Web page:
As I type, Toy Story 3 is #6 on IMDB's top 250 movies of all time. Usually I scoff. For this, I say: "Yeah, maybe so." Dare I say masterpiece? Sure. It's as good as Pixar gets, which means it's up around 98th percentile or higher. Go see it. We sprung for the 3-D version; neat, fun, but I don't think you'd miss that much if you wanted to save some dough and go 2-D. You Neanderthal skinflint.
The plot: the toys' owner, Andy, is about to go off to college, and hasn't played much with his old mates for a number of years. What is to be their fate? The attic? eBay? Donated? Or headed to certain oblivion in a curbside trash bag? No spoilers here, but mixups place our favorite animated inanimate objects in peril of one sort or another throughout the entire movie. They handle themselves with impressive displays of courage, teamwork, and resourcefulness, while musing on the virtue of loyalty vs. their craving for a purposeful existence. Really. Even these guys play a pivotal role:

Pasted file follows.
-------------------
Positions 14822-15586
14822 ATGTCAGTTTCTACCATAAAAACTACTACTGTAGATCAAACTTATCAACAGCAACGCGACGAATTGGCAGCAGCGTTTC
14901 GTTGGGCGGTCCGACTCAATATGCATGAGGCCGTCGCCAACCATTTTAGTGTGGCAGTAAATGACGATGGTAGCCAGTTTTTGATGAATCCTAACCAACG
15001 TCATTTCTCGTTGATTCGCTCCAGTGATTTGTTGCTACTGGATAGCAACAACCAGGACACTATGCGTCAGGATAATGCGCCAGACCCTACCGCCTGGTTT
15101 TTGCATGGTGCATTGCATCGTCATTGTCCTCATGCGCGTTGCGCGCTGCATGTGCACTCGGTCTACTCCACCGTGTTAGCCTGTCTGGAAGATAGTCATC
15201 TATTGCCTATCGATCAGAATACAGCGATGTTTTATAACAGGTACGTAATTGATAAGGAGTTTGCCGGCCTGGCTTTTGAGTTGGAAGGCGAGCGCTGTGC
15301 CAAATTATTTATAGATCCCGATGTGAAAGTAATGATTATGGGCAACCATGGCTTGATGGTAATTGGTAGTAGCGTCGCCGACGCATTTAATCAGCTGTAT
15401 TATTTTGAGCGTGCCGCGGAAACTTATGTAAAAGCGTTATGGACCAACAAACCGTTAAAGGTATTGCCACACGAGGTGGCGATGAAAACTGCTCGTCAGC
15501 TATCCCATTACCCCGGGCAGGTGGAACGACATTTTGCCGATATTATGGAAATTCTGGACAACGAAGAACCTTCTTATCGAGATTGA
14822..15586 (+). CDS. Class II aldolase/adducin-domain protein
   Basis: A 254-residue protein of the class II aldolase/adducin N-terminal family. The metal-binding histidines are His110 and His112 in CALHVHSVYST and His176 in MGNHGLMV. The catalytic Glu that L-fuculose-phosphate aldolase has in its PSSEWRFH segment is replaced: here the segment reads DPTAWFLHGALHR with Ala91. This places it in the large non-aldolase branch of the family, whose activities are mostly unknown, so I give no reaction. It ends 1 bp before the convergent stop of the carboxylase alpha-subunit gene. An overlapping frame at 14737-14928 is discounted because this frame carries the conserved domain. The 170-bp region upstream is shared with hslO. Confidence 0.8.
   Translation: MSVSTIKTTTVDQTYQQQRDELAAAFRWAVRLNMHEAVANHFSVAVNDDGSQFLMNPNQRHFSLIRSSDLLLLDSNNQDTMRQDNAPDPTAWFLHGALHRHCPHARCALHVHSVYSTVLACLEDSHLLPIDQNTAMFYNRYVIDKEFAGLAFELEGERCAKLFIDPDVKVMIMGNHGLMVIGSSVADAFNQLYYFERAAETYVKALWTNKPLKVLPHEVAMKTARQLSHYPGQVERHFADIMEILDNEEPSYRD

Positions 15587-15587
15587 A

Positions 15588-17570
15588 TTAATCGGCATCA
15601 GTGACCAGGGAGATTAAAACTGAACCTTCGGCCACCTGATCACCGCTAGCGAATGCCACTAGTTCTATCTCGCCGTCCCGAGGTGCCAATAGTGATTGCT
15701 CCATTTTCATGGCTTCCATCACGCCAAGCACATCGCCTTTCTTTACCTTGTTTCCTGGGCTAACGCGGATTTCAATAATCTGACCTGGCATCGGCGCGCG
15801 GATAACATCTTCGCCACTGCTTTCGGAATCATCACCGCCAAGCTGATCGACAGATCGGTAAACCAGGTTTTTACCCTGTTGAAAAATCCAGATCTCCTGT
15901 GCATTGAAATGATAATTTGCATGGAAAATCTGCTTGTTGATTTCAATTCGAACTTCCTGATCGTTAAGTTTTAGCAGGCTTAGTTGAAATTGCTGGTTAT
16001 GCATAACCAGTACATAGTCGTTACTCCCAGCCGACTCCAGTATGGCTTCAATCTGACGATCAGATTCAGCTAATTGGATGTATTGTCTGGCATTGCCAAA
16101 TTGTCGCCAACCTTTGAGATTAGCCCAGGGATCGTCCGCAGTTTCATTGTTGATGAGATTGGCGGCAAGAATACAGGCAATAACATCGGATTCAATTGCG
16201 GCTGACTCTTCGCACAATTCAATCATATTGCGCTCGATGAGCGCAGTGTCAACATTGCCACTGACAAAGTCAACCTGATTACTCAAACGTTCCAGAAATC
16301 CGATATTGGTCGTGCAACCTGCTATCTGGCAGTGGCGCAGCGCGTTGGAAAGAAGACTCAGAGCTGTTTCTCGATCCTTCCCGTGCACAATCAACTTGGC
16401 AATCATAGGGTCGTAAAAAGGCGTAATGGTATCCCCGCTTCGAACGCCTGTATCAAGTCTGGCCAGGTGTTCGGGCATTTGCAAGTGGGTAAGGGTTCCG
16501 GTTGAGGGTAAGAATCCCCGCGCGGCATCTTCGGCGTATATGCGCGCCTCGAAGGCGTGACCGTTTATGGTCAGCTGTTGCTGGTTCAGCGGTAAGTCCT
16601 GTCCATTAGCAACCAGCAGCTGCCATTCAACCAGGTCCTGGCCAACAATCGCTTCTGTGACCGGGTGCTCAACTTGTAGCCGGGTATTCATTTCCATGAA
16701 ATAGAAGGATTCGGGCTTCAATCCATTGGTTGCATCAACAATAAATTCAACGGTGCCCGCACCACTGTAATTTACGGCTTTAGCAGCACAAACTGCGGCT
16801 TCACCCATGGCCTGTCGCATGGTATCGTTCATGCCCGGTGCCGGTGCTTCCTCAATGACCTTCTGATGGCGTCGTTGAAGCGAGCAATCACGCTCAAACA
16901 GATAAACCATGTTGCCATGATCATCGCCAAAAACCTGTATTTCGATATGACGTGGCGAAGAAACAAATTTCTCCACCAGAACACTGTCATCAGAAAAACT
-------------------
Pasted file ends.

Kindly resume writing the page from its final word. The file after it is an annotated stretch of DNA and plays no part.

Ah, I smile every time they're onscreen. Love those little green dudes.
I was a little wrung out at the end. For its G rating, it's intense and slightly dark. But it's also very funny and moving. Those Pixar guys continue to be utter geniuses at spinning stories you can't help but be caught up in.
They also have plenty of old-fashioned smarts. My favorite bit of IMDB trivia:
At one point in the film, Mr. Potato Head scurries across a toy piano. The notes the piano plays are the "Petrushka chord," a recurring motif from a ballet composed by Stravinsky about a puppet who comes to life.And there's also this.
Did I say 98th percentile? Make it 99.5.
Consumer note: we went last night, a Wednesday, to avoid the crowds. We didn't realize that it was the opening night for The Twilight Saga: Eclipse. We walked past a line that—I swear—contained a couple hundred young girls and (as near as I could tell) just one guy. That's demographics for ya.